Here, via Google Maps, is the gas station in question:
Beneath that canopy are four sets of pumps, for eight pumps total, so you have room for four cars gassing up to either side of the cashier's booth, which is in the middle of the whole operation. I guess we're all familiar with the basic concept of the gas station, right? Pumps that dispense from the right and others that dispense from the left, to be used by motorists depending on what side of the car their gas port is on? OK.
The problem here is that this gas station is surrounded by parking lot, which means that there is no set way for cars to approach the pumps. Assuming the top is "north" (actually, it's more northwest, but we'll call it north to save time), cars pulling in via the driveway just to the east there should come about and approach the station from the south, and thus queue up depending on what side of the car they fuel on. But at this station, alone of every gas station I ever use in this area with any frequency, nobody does that.
Here's a rough diagram:
1 -|- 2 3 -|- 4
5 -|- 6 7 -|- 8
The numbers indicate pumps.
Today, I pulled in to get gas. My car fuels from the passenger side, so I took stock of the situation. You'd think that I would come down that driveway, swing around to face north, and then pull into an appropriate pump -- in my diagram, one of the odd-numbered pumps -- to either side of the cashier booth, still facing north.
Alas, this was impossible. I'm sitting south of this whole mess, down below pumps 5, 6, 7, and 8. The car at pump 3 is facing north, fueling from his passenger side. OK. But the car at pump 7 is facing south -- i.e., facing me -- fueling from his driver side. So I can't really pull up to pump 7 as if lining up, because to do so will block that motorist's exit. And at pumps 1 and 5, both cars are facing south, fueling from their driver sides. At pumps 4 and 8, the cars there are actually facing each other -- pump 8 is facing north, pump 4 is facing south -- so again I can't just queue up there in the wrong direction either. Pump 6 was actually vacant, but someone at pump 2 was facing south, so even if I'd back into pump 6 to fuel from my passenger side, I'd be blocking that guy when he tried to exit.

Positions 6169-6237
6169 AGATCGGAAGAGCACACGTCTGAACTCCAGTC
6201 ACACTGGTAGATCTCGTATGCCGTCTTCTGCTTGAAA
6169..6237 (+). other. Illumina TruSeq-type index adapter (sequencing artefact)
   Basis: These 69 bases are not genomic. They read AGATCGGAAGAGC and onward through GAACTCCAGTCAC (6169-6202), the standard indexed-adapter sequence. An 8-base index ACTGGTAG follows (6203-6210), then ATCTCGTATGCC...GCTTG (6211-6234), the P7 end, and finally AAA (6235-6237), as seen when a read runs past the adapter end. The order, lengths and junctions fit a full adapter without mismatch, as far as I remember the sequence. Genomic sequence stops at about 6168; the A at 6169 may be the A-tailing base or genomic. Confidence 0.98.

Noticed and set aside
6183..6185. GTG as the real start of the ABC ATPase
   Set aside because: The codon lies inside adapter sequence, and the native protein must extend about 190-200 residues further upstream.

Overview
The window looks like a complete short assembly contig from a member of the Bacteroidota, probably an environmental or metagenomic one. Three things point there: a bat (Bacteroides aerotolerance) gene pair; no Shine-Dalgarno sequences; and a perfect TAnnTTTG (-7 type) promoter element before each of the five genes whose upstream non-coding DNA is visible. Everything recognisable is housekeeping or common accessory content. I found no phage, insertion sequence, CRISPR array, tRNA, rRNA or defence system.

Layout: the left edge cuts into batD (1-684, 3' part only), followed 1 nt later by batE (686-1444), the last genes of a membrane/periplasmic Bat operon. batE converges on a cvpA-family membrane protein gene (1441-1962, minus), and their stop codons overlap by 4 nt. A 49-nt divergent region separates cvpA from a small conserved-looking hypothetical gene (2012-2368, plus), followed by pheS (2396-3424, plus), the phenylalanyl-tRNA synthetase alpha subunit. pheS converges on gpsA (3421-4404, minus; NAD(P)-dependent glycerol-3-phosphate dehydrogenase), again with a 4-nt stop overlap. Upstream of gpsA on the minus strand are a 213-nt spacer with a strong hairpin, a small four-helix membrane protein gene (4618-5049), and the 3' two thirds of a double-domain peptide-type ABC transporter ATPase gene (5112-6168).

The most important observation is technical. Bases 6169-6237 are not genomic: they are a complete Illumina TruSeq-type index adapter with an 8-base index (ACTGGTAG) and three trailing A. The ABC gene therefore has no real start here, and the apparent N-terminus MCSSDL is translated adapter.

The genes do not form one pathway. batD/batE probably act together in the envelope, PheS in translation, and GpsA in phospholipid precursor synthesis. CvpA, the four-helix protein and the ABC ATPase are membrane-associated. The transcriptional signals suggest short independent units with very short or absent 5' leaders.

And it's at this point that someone else comes in behind me, swings around, and queues up behind the south-facing guy at pump 1 -- which would mean that if I backed into pump 6, the guy at pump 2 wouldn't be able to move until either I or the new guy lining up in the wrong way moved forward.
Adding to all this confusion is that the driveway isn't even the only way to enter the gas station area -- it's situated in an outlying parcel of a large strip plaza, so cars are always coming not just from that driveway but from the other three or four possible directions as well. At non-busy periods, this usually isn't a problem, but on busy days it's quite the bungle of traffic as people basically take the "Look out for number one" approach to getting to these particular pumps.
It doesn't have to be this way, obviously. Here's the other gas station I tend to frequent regularly:
Here, the pumps are under that long canopy directly south of that blue-roofed building at top. (That's the convenience store, and that long building running north-south over to the right is a carwash.) Here, cars enter the operation from the south, and as can be seen, there just isn't room for them to swing about the north and come at the pumps from the opposite side. Here, everybody queues up to enter the pumps from the same side, exits from the same side, and everybody's happy. (In a particularly ingenious stroke, this station recently made their turnover at the pumps even quicker by installing this super-long hoses that will reach either side of your car no matter which pump you use, meaning that unless you're driving a Hummer with a pumped-up chassis, you can run the hose to the opposite side of your car if you have to.)
This isn't difficult stuff here, folks. The main idea behind channeling large amounts of people through a limited service space is pretty simple: clearly mark where they're supposed to go, and in what direction, and you won't have big problems. The fact that the gas station that frustrated me today (as it often does) is operated by one of Buffalo's main grocery store chains (not mine, though!) makes their half-assed operation all the more baffling. These folks know better.
OK, end of rant.